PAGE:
In the aftermath of disasters, whether natural or man-made, there is an opportunity for reflection and a chance to learn.
Sadly, two years after Hurrican Katrina destroyed much of New Orleans and the Gulf Coast, the media focus seems to be on learning the wrong lessons.
To the national media, Hurricane Katrina is all about President Bush and his failings.
One of the significant lessons from Katrina is that when disaster strikes, we should not rely on the federal government to come to our rescue. It is too big, too bureaucratic, and too far away.
Local leadership matters. As a friend recently pointed out to me, and as the citizens of New Orleans learned, sometimes your life can depend on the competency of your mayor. With local elections for mayor and city council approaching in many of our communities, you might want to take the time to learn about your candidates … and vote.


  1. Len,
    As important as checking out local leadership is holding local leadership accountable for its planning processes. Most people in this city or county have no idea what plans exist or don’t exist regarding disasters. Would it surprise you that after Katrina the Maricopa County Emergency Planning department admitted that it didn’t have a plan? By the way, the department has been in business since 1902 – I wonder what they have been doing for all these years on your and my dime? I pointed out to local and state leadership that at my job you get fired if you don’t do your job. When I pointed out to the governor that this was the case she cancelled her trip to Chile to address that lack of planning in the state. I have gone to disaster planning meetings in this county and I have been the only person attending who wasn’t there because it was ‘their job’ to attend. The citizens really don’t make it their business to check out the three ring binders which are produced by these people to see if they actually make sense. (Local and state politicians are usually absent as well – they ‘trust’ that the various departments are doing their job – well as I noted, they haven’t been doing their job – and prior to 2006 there was no disaster plan for Maricopa County and I found out there wasn’t one because I asked to see it.) I also have attended ‘table top exercises’ for various disaster scenarios. It should absolutely scare you, Len, if you knew the lack of planning and the huge gaps in knowledge that is out there. As much as we see flag-waving for local fire and police departments, they are the ‘blue canaries’ when it comes to hazardous materials spills – and they know it and admit it. I would encourage you and others to learn more about local planning efforts. The next meeting for the Maricopa County Local Emergency Planning Committee is on October 3, 2007 at 6:00 PM in Mesa.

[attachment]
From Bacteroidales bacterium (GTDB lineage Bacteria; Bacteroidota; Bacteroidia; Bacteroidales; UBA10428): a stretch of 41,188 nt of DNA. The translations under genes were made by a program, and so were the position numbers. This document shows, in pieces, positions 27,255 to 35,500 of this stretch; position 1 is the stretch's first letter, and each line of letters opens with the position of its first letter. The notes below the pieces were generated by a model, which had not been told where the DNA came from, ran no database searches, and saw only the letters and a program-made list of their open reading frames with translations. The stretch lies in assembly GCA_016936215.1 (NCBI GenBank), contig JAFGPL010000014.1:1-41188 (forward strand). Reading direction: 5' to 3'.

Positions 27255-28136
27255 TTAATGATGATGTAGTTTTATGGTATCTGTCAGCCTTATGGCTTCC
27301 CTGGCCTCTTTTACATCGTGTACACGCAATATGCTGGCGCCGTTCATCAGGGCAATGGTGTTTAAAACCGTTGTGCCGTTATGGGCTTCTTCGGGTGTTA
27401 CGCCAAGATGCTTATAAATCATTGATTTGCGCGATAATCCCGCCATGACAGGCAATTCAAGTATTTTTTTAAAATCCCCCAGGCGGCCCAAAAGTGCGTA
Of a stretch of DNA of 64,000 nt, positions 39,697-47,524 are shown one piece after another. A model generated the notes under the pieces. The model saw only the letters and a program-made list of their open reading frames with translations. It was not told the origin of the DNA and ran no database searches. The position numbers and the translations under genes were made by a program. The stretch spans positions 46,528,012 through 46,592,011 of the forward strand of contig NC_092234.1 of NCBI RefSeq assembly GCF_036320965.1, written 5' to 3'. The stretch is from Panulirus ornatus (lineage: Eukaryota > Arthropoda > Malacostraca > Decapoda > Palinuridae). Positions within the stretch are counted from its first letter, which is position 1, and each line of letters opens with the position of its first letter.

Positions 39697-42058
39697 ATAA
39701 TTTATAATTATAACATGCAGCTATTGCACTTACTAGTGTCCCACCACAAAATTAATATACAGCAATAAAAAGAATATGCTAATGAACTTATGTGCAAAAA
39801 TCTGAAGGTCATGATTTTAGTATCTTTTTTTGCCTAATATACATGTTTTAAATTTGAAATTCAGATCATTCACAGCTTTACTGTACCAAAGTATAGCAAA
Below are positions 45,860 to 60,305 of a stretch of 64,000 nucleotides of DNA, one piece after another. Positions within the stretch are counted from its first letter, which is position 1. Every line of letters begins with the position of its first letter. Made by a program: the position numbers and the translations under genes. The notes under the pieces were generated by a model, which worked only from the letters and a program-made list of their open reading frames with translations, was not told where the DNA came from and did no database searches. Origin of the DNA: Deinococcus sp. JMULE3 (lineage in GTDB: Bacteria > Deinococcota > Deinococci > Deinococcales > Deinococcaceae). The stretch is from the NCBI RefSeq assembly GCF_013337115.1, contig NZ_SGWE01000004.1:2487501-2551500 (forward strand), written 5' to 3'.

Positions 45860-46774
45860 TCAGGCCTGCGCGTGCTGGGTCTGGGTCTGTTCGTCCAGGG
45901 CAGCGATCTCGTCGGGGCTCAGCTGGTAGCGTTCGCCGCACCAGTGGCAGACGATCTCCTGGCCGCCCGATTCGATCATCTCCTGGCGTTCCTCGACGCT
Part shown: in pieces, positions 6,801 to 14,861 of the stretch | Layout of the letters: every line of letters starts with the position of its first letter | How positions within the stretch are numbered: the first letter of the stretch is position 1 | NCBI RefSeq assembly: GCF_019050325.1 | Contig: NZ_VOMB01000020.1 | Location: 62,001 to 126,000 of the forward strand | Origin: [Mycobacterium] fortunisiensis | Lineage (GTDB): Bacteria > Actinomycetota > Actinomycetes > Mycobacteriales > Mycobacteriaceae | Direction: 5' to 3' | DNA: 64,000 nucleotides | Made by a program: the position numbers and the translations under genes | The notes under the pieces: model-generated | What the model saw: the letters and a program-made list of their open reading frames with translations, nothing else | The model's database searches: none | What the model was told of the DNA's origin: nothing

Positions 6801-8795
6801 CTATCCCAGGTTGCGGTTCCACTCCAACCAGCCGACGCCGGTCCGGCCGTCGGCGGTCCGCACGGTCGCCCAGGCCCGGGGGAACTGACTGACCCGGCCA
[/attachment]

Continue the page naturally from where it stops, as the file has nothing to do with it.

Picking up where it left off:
2. After 9/11, I spent some time checking into what the preparedness and evacuation plans were for my city? It was a skeleton plan, and relied heavily upon the presumption that every family would “shelter in place” for a minimum of 3 days. The Red Cross and FEMA websites have thorough lists of what it takes to shelter in place. It was rather costly to accumulate all the items on the list, but our family completed our 3-day emergency stockpile over the course of several years. With 30+ days of over 110 degree weather, I shudder to think what we’ll do if our power is significantly disrupted. I hope our local leaders have more than a skeleton plan by now.

  3. Carol, would it surprise you to know that ‘shelter in place’ is still the mantra of local emergency planning officals. What this means is that they have NO evacuation plans for the Valley of the Sun. Do you remember the traffic jams out of Corpus Cristi and New Orleans – created by only using one side of the freeway? (They did finally turn the inbound lanes into outbound lanes but it was about 2 days late and many dollars short.)
    You are wise Carol to have your own plan because those highly paid planners don’t have a plan.


Submit a Comment

Your email address will not be published. Required fields are marked *

You may use these HTML tags and attributes: <a href="" title=""> <abbr title=""> <acronym title=""> <b> <blockquote cite=""> <cite> <code> <del datetime=""> <em> <i> <q cite=""> <s> <strike> <strong>